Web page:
Could Annette Smith Still Win the Prog Nomination for Governor? | Off Message

Could Annette Smith Still Win the Prog Nomination for Governor?

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Three days after the Vermont primary elections, there's one nail-biter of a race still in contention.

Could Annette Smith — a write-in candidate for governor on the Progressive Party ticket — unseat party chair Martha Abbott as the party's pick for opposing Peter Shumlin?

Smith's supporters won't officially know until next week how their upstart, seat-of-the-pants write-in campaign panned out. The Secretary of State's unofficial tally shows Abbott leading over write-in votes (not all of which may be for Smith) 304-248. With only 77 percent of precincts reporting, Smith supporter Stephanie Kaplan thinks the race could be much closer. She put in a call to Craftsbury, where Smith's fierce opposition of the Lowell wind project has won over some fans, and learned that 33 voters chose a write-in candidate on the Prog ticket. Newark counts another eight. 

In other words, it's a tight race — which is a surprising turn of events in a contest announced just two weeks before the primary, and particularly one in which the candidate herself has refused to campaign, make speeches, or even engage with reporters beyond the reminder (as she told this Seven Dayzer on August 14) that she'd be happy to talk about her advocacy work but not her election.

And there's no question that Smith works hard. She runs Vermonters for a Clean Environment from her Danby off-the-grid home. The organization got its start in 1999, fighting a natural-gas power plant and pipeline project proposed for Rutland and Bennington counties, and went on to tackle a proposed OMYA quarry in Smith's hometown. VCE grew to encompass environmental battles ranging from chloramine in water supplies to mountaintop wind projects. She's hammered the Public Service Board for allegedly cozying up to developers. But in an interview today, Smith objected to reports that characterize her work purely as "opposing" everything.

"What I do in my work is not oppose things," she says. "It's community support. It's education. ... We're solution-oriented."

She adds, "People keep proposing really bad things. That's not my fault."

The wind issue has arguably brought Smith her largest audience. As Seven Days reported in March, Smith believes large-scale wind development destroys natural resources and victimizes nearby neighbors:

Smith ... says that even as proponents advocate for sacrifice in the face of climate change, residents near these projects are begging, “Don’t sacrifice us.”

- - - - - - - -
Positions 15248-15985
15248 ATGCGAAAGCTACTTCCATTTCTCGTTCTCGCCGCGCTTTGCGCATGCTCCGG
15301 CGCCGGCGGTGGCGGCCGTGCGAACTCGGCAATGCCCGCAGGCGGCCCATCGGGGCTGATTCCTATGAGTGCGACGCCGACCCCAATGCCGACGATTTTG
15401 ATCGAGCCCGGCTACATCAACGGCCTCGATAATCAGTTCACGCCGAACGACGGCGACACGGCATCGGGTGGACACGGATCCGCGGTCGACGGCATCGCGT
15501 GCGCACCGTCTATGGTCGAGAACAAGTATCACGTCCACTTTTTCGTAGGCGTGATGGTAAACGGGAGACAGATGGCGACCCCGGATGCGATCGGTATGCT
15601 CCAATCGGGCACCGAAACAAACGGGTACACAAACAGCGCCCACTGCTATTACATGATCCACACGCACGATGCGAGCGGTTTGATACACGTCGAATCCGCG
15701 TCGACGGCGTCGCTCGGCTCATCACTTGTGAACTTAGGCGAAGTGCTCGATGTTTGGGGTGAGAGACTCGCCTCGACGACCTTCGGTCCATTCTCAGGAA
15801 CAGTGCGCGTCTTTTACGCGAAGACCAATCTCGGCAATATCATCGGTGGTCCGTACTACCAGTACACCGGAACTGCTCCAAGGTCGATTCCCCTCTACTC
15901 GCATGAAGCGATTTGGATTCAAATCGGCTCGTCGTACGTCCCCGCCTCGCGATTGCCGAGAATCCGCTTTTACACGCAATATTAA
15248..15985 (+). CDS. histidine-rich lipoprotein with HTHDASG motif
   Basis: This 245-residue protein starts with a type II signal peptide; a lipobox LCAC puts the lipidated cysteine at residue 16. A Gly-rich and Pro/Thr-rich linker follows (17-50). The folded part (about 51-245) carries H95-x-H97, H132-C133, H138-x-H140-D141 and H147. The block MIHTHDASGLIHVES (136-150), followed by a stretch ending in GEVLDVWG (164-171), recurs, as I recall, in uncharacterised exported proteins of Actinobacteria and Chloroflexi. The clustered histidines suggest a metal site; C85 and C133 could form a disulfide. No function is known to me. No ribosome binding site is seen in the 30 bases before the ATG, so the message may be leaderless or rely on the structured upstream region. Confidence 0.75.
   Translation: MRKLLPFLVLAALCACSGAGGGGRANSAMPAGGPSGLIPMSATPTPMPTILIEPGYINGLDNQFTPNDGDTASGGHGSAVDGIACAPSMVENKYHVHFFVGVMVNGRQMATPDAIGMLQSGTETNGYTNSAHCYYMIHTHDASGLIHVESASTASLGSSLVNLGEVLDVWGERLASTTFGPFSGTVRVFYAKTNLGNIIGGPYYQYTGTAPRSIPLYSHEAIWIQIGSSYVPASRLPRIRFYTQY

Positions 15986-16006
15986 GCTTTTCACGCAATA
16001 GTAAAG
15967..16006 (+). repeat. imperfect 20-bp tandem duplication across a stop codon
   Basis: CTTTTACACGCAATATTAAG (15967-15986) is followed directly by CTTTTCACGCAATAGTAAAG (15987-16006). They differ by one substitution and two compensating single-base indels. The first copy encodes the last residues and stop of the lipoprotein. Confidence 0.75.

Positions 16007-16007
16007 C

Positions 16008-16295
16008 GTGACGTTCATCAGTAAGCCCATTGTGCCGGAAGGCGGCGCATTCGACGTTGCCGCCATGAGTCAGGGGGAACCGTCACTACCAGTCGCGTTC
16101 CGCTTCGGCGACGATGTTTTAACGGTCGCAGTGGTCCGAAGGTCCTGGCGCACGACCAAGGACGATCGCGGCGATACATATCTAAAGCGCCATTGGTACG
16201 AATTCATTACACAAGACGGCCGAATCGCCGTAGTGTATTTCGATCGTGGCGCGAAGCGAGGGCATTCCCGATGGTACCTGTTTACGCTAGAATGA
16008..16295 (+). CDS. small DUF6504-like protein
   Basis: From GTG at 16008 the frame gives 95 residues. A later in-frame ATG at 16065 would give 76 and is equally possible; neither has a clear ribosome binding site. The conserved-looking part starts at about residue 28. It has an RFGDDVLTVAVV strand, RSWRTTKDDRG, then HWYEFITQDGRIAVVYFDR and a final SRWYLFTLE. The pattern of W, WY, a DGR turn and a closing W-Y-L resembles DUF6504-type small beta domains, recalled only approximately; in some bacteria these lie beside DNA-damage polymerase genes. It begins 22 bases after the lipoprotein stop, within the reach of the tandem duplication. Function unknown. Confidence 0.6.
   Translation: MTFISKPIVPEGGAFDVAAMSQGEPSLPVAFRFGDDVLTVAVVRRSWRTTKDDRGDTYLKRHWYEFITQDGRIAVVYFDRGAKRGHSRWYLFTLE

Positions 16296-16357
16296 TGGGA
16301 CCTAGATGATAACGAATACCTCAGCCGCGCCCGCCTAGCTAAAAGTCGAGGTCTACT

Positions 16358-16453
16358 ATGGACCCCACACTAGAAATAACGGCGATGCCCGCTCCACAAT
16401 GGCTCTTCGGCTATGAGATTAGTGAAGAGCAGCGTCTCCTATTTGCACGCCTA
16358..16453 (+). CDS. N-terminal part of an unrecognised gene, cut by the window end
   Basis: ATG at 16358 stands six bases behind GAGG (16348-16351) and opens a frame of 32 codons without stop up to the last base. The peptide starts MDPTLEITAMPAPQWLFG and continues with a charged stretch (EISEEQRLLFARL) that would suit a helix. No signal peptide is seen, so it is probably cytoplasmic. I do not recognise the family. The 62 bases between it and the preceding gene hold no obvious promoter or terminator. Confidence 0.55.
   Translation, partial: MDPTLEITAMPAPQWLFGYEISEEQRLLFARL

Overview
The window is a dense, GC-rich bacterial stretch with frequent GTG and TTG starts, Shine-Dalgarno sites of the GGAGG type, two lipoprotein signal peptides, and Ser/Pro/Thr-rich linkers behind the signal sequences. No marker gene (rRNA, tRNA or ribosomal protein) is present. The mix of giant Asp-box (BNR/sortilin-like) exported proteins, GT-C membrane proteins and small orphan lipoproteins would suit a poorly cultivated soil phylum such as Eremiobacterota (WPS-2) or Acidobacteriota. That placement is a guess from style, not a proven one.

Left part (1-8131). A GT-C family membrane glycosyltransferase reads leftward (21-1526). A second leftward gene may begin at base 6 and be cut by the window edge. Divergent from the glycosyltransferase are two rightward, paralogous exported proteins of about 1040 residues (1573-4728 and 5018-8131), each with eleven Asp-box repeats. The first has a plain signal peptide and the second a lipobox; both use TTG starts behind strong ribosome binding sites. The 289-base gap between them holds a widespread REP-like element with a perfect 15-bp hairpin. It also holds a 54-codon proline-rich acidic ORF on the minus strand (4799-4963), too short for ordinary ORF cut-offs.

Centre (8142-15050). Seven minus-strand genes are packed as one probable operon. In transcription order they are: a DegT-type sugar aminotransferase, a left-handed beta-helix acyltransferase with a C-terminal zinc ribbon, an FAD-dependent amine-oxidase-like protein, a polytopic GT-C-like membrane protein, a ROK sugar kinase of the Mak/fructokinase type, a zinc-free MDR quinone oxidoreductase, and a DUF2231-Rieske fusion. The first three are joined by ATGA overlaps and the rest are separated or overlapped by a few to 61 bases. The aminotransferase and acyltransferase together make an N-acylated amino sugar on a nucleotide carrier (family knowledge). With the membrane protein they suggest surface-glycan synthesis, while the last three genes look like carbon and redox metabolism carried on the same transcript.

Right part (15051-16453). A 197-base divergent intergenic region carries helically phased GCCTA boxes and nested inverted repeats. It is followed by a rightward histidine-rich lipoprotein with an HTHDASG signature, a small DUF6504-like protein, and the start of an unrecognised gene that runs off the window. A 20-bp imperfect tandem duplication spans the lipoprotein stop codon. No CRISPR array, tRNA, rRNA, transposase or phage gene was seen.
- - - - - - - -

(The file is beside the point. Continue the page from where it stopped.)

“They are making climate-change victims out of the people who live around the projects,” she says.

For like-minded supporters, Smith is a tireless and media-savvy advocate — quick to respond to reporters' queries with a barrage of documents, photographs and suggested sources. 

Her supporters see Smith as the ideal candidate to debate Shumlin on issues of environmental policy and corporate influence in politics. In addition to the hot-button wind issue, campaign organizers Stephanie Kaplan and Randy Koch say Smith was the choice of voters concerned about smart metering by utilities, the CVPS/Green Mountain Power merger, and basing F-35 fighter jets at Burlington International Airport.

Secretary of State Jim Condos says his office will be tallying votes on Monday and certifying and releasing results on Tuesday. In a campaign with a reluctant, downright absent candidate, it's not clear who might be authorized to file for a recount, if Kaplan and Koch thought one warranted. But they are hearing some troubling reports from voters who swear up and down that they wrote in Annette Smith, but town clerks say otherwise

Discrepancies like that aside, Kaplan and Koch are delighted with the outcome of the write-in campaign. "We feel really good," says Kaplan. "It obviously struck a chord with people." She also suspects that at least some of the 973 votes reported as write-ins for governor on the Democratic ballot might have been cast for Smith as well — theoretically by voters who felt strongly about voting in the attorney general's race but who still wanted to protest Shumlin's policies. 

If Smith does win the nomination, Kaplan hopes she'll step into the limelight — and Smith says she'd be open to debating the governor if the opportunity arose. "I don't have any plans, because I'm not a candidate yet," she says. "Have I thought about what I want to do? Yes."

In the meantime, Smith's supporters are waiting on Tuesday's results — and reveling in their candidate's relatively strong showing. "I think that we did kind of a kick-ass job," says Koch. How kick-ass? Only Tuesday will tell.

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